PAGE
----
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Everyone I know is leaving or already left

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Re: RE: Re: Everyone I know is leaving or already left

Postby x9200 » Mon, 04 Apr 2016 5:20 pm

Wd40 wrote:
JR8 wrote:
x9200 wrote:Not really. Immigrants strongly imply the intention of more permanent settlement.


Agreed. And if taken in the EU context the assumption would be people fleeing war and/or economic migrants. I.e. skills or intention to work doesn't come into it.

Well, talking about UK in particular, from the news I have read and from hearing people talk, I have seen the word immigrant used for foreigners who are there on work permit as well. Basically anyone who is "living" in UK and non UK national is an immigrant in my opinion.

Have a read through this news and note how foreigners and immigrants are used interchangeably.

http://www.theguardian.com/media/realit ... rs-britain

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It doesn't matter on what type of pass they are. What matters, if they arrived with the intention to settle there. The quoted paper deals with the immigrants, not expat-like or seasonal workers. They intend to stay in the UK.

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Re: Everyone I know is leaving or already left

Postby x9200 » Mon, 04 Apr 2016 5:30 pm

rajagainstthemachine wrote:wouldn't the term economic migrant be the best term to describe an FT ?

Going for a better pay or carrier opportunities alone doesn't make one an economic migrant.

If you want to leave your country because of poverty and all related issues and settle down in SG for a better pay and lifestyle, this would be economic migration.

Highly qualified / skilled foreigner contract workers would probably be the closest to FT.

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Re: RE: Re: Everyone I know is leaving or already left

Postby JR8 » Mon, 04 Apr 2016 6:06 pm

Wd40 wrote:
JR8 wrote:
x9200 wrote:Not really. Immigrants strongly imply the intention of more permanent settlement.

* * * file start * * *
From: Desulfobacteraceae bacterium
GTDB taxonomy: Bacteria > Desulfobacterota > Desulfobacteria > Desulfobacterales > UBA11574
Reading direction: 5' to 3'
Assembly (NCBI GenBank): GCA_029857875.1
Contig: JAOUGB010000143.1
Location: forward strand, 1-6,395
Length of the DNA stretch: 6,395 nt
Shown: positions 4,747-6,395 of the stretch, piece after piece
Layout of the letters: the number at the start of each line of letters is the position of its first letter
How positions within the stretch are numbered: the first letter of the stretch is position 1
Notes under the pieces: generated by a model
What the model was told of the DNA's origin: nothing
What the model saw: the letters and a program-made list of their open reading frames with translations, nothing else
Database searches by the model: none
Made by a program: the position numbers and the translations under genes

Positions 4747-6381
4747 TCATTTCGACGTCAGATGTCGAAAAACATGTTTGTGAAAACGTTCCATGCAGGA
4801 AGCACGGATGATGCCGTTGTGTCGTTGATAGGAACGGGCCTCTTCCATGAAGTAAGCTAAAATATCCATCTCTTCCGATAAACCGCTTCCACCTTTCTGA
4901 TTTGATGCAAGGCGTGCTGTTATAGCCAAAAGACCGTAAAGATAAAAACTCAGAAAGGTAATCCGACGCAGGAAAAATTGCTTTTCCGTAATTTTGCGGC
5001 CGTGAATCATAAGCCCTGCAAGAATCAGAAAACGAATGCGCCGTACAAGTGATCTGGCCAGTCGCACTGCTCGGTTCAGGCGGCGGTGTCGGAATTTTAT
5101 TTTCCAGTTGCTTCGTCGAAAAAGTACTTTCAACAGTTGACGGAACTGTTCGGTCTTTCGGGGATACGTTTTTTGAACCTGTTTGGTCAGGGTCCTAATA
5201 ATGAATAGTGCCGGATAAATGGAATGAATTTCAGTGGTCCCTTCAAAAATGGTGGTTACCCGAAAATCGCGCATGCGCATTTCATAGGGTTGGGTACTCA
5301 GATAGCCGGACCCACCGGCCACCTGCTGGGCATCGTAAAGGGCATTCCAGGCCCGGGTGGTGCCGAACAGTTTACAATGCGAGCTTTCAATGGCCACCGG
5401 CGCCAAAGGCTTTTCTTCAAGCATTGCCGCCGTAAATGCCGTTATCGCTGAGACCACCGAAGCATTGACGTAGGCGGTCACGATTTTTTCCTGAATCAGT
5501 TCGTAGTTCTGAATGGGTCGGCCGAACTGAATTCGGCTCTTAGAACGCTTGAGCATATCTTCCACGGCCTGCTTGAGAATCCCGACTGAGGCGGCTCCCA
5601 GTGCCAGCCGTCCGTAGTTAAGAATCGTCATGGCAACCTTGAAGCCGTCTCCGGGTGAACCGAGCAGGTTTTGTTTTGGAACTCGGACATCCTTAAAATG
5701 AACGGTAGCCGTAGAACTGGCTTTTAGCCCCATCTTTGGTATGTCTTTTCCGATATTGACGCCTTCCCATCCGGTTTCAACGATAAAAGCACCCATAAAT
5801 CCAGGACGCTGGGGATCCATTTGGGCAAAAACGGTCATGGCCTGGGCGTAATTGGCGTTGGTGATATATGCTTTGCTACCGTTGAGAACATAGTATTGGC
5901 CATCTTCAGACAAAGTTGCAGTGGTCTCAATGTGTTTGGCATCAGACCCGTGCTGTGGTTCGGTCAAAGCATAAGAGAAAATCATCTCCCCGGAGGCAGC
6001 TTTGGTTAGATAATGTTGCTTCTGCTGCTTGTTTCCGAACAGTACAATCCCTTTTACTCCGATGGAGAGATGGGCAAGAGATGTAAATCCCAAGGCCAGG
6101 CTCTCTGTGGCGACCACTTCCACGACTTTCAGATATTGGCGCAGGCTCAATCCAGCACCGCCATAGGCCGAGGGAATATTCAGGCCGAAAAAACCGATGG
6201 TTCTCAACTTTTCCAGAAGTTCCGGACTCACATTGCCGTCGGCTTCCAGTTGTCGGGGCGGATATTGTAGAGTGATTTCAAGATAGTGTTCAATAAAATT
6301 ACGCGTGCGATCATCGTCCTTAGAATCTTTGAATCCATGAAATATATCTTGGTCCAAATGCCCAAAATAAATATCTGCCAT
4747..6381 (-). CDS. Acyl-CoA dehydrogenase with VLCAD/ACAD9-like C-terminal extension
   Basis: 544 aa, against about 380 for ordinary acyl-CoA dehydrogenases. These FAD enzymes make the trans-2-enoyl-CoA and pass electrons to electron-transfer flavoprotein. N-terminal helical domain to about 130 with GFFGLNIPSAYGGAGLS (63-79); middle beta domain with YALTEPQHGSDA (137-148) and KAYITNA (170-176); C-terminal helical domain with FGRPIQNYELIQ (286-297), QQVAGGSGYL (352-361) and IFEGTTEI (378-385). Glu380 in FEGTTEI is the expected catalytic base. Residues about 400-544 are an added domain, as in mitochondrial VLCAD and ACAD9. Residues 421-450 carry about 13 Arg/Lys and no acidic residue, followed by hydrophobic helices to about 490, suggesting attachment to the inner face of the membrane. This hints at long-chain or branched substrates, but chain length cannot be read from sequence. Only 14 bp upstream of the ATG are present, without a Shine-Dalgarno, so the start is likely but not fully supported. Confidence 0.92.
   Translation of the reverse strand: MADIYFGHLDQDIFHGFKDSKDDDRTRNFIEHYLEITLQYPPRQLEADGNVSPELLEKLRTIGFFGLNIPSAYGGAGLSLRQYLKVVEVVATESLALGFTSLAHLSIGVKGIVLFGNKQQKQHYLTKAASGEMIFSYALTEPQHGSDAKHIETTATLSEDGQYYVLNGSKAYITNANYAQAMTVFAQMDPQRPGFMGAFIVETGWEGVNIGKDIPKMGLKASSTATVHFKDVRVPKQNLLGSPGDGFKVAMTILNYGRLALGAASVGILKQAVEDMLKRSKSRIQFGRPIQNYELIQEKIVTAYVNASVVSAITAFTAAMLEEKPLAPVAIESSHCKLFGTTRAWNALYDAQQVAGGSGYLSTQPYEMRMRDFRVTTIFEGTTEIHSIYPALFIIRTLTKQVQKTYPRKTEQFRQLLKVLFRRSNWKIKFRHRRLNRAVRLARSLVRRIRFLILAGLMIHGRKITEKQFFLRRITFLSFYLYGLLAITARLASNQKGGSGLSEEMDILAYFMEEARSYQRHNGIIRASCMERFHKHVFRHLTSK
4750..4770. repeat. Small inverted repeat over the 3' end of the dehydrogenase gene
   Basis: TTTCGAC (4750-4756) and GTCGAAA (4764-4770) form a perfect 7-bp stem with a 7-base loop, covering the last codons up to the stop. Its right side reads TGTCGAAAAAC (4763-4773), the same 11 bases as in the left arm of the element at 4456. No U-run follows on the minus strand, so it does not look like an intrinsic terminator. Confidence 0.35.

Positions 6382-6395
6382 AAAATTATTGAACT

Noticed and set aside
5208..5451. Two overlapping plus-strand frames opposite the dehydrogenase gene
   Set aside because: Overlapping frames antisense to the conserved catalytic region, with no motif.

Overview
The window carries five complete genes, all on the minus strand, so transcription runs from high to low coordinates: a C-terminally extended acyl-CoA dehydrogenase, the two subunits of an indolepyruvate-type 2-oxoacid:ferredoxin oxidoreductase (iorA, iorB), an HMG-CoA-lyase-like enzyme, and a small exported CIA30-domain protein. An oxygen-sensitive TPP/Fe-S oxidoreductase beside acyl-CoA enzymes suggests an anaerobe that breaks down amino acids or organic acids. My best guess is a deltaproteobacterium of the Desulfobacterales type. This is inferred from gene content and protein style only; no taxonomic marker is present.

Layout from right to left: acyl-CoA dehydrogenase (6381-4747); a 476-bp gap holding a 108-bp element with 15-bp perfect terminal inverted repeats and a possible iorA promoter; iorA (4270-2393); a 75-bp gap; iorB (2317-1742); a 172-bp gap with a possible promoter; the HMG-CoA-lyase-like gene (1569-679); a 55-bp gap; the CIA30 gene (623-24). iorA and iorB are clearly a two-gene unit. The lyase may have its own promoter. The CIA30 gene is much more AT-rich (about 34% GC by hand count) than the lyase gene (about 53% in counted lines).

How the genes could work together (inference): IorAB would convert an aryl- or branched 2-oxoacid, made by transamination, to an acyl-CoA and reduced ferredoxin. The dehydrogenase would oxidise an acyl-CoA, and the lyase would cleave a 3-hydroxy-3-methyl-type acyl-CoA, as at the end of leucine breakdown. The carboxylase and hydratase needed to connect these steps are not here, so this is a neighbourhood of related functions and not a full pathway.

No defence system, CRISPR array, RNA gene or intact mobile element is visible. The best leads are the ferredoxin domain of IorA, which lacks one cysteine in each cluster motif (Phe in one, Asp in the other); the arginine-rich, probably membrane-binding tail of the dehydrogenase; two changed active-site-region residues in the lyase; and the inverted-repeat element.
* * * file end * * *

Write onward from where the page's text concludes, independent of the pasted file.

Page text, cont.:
Agreed. And if taken in the EU context the assumption would be people fleeing war and/or economic migrants. I.e. skills or intention to work doesn't come into it.

Well, talking about UK in particular, from the news I have read and from hearing people talk, I have seen the word immigrant used for foreigners who are there on work permit as well. Basically anyone who is "living" in UK and non UK national is an immigrant in my opinion.


That piece is a bit of positioning, Guardian [Labour mouthpiece] vs Telegraph [Sometimes aligned w/Conservatives, though notably *not* over the EU].
See how the various UK papers lie on the political spectrum...
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So each paper is publishing content aligned with the respective prejudices of their readership lol. This is why I've cautioned recently that The Guardian is perhaps the last non-tabloid that you can read online for free - but be very aware of how left-wing it is, and of all the biased allegiances that go together with that. It is *not* the view of your average Brit. That might be 1/2-way between The Times and The Telegraph, as reflected by the current UK government.
Also note that a front-page headline (like that Telegraph one) is a major 'dog-whistle' to sell papers, invariably a highly exaggerated single statement that might bear little connection to the article content behind it.

In my own mind you might have 3 strands of 'immigrants'.
1) People who come to work for a few years with no intention of staying. I'm not sure if there is a single-word handle for them... For example I might say 'I've let my flat to X, he's a French/Australian/American/etc accountant'. More an expat than someone immigrating. Point being, the lack of presumption of intention to stay.
2) 'Immigrant'. I think it might apply to a point-in-time current status, but IMO is of almost zero relevance in the longer term. I.e. if you moved to the UK intending to stay... 'He emigrated from xyz to London' applies. But unlike US/SG etc there isn't a sense of an ongoing, material or historic flow of such people. Immigrants don't arrive in the UK and remain called immigrants for long. Not if they get a passport and make at least some effort to fit in. Ghettoising and trying to impose their imported culture is perhaps one reason they might remain termed as 'immigrants' though. Esp. in front page headlines.